Mud vulcanoes

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What are mud volcanoes?

mud vulcano

Mud volcano. Image: wikipedia commons

Mud volcanoes are channels for releasing pressurized gas and mineral water from great depths of the earth (even 812km) and depositing them on the surface where they form cones that can reach up to 700m in height, although usually they are about 1m high. The width, on the other hand,  can range from a few centimeters to a few kilometers. They are also close cousins to magmatic volcanoes. Both types of volcanoes can erupt powerfully and throw flames to great heights, both can spew out millions of cubic meters of clay from the bowels of the earth, and both can create islands if they erupt from the floor of the sea (Source: Azerbaijan International). However, unlike magmatic volcanoes, mud volcanoes are at ambient temperature and may even be cool. Another distinctive feature of mud volcanoes is that  they are one of the visible signs of the presence of gas and oil deep beneath the surface of land or sea.

Mud volcanoes in Azerbaijan

Azerbaijan and its Caspian coastline are home to nearly half of all mud volcanoes on earth – there are between 200 and 300 of them in the country, located mainly in the eastern part fo Azerbaijan. The two largest mud volcanoes in Azerbaijan are Kinezadagh (397m high) and Turaghay (400m high). When the first one erupted on the 10th of  October 2001 it sent flames shooting out 300m into the air, the highest recorded flame height from a mud volcano eruption. 

mud vulcanoes locations

Locations of mud volcanoes in Azerbaijan. Source: Azerbaijan International

Are they dangerous?

Mud volcanoes in Azerbaijan occur in uninhabited areas thus they usually don’t have any disastrous impact on the population. However, there were episodes when they caused serious damage and loss of life. For instance, according to local residents, an eruption of a volcano, which took place northeast of Shamakhi, resulted in the deaths of six shepherds who were camping in its crater. About 2,000 sheep in their flock were killed as well. There is also a legend about destruction of an entire settlement known as ‘Old Gilady’ during an eruption that took place sometime in the 15th century. Fortunately, such events are extremely rare.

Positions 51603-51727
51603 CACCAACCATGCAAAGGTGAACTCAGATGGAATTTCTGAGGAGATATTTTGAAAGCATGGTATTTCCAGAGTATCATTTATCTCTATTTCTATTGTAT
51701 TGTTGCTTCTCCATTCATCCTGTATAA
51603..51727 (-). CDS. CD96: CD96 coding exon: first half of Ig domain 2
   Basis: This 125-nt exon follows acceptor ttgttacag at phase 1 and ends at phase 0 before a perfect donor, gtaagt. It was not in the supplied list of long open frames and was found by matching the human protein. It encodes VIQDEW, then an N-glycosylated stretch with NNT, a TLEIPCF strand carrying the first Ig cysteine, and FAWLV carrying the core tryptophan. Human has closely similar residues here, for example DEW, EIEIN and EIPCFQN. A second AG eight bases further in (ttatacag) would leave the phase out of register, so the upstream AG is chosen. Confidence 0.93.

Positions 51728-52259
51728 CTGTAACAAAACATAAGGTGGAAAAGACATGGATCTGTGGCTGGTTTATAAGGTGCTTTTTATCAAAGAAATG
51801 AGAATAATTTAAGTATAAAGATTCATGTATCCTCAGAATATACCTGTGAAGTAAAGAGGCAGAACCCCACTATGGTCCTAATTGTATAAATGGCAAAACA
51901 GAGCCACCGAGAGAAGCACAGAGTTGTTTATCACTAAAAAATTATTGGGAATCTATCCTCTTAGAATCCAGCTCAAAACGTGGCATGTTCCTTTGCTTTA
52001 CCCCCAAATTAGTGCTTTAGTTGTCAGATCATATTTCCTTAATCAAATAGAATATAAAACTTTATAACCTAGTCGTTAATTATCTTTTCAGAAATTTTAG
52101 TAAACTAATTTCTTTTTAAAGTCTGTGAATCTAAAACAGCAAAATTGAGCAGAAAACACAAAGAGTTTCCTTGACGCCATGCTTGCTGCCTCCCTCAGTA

Explosion of Kinezadagh, 2001. Source: BBC News

Where to find them?

The best place to see mud volcanoes in Azerbaijan is probably the Gobustan National Park. Make sure you go with a driver who knows where to find them because there are no indications in the park. Also, keep in mind that some taxi drivers will want to take you only to the petroglyphs and will refuse to go further as the road is unpaved and rather difficult for a regular car. Ask us and we will be happy to advise.

Qobustan AZerbaijan

Gobustan mud volcano. Image by notebooklovespen

Another good place to find them is the Shirvan National Park. There you will find some indications leading to the volcanoes although the park’s guide discourages from going there mainly due to the long road of a poor quality.

shirvan mud vulcano

Mud volcano in Shirvan National Park. Image by Kuba Bak

Things to keep in mind

Mud volcanoes are a good fun but – especially when traveling with kids – remember to bring a few extra bottles of water to wash off the mud, and some clean clothes to change!

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